All appliances have an effective lifespan. Computers are no different. Over time, components can and do fail and software advances render what may have once been a top-of-the-line system slow and ineffective. Hardware failures and outdated systems can cost big in productivity losses, expensive fixes, and unintended downtime.
A study of small businesses has found that the cost of maintenance and lost productivity with older PCs can add up to over $500 per PC that is over 4 years old. That's not chump change and can really add up in offices which depend on multiple PCs and servers.
So how do we combat these costs? By creating and sticking to an IT life-cycle plan.
The IT Lifecycle
Most small businesses are a little averse to upgrading PC hardware. The most common reason is cost. But diving a bit deeper we found the primary driver behind the cost assumptions was mindset.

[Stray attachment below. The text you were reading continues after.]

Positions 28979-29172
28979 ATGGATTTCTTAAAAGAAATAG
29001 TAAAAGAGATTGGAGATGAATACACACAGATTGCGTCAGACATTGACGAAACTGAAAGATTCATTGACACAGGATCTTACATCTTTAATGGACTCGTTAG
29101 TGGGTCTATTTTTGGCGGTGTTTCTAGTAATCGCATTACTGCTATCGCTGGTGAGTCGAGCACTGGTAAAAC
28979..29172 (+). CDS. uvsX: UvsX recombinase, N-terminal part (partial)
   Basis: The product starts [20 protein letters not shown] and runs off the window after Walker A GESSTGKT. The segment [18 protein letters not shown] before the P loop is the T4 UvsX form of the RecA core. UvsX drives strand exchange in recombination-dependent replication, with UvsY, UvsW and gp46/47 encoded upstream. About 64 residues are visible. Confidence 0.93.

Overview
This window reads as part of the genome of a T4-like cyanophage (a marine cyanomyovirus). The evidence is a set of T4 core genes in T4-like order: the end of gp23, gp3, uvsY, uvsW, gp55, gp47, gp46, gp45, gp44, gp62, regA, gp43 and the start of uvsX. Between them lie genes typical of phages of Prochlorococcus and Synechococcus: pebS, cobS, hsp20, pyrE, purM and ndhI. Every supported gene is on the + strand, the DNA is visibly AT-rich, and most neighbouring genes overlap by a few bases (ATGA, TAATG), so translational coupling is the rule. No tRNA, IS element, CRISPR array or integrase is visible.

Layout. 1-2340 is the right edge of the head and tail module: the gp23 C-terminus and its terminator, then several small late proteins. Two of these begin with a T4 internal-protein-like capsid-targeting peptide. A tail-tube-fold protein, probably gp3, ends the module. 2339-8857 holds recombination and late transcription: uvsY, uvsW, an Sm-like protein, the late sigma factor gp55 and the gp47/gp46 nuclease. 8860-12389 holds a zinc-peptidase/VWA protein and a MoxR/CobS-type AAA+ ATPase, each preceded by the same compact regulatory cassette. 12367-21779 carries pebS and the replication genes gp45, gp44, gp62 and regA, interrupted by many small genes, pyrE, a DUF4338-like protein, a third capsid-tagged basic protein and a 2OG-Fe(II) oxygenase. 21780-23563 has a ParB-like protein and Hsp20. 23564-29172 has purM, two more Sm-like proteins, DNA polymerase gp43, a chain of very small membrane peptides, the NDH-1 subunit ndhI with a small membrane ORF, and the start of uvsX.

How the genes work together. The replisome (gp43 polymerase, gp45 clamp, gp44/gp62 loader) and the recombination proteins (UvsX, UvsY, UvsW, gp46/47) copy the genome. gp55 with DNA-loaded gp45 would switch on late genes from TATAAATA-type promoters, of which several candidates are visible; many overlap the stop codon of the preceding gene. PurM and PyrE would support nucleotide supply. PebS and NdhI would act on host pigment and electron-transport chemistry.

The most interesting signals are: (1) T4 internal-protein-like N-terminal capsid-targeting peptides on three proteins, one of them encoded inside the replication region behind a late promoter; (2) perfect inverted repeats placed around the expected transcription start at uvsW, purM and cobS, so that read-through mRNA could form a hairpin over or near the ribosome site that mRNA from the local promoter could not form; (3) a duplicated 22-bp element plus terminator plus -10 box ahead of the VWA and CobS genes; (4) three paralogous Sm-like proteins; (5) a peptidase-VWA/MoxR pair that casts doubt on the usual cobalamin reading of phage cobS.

When a business typically starts or goes through a transitioning phase, most technology is all purchased upfront. That's a big pill to swallow for sure and definitely not something any business owner or board wants to have to think about doing regularly. But when it comes to upgrading existing systems this is exactly what they think about: the enormous original bill. As a result, most companies are content to stick with the status quo and only replace things when it becomes absolutely necessary, not thinking about this like lost productivity and extra maintenance costs.
Creating a lifecycle plan for computer and office equipment helps both lessen the potential bottom-line impact of upgrading equipment while also helping keep modern, up to date systems in crucial roles where it can serve the biggest impact for the business.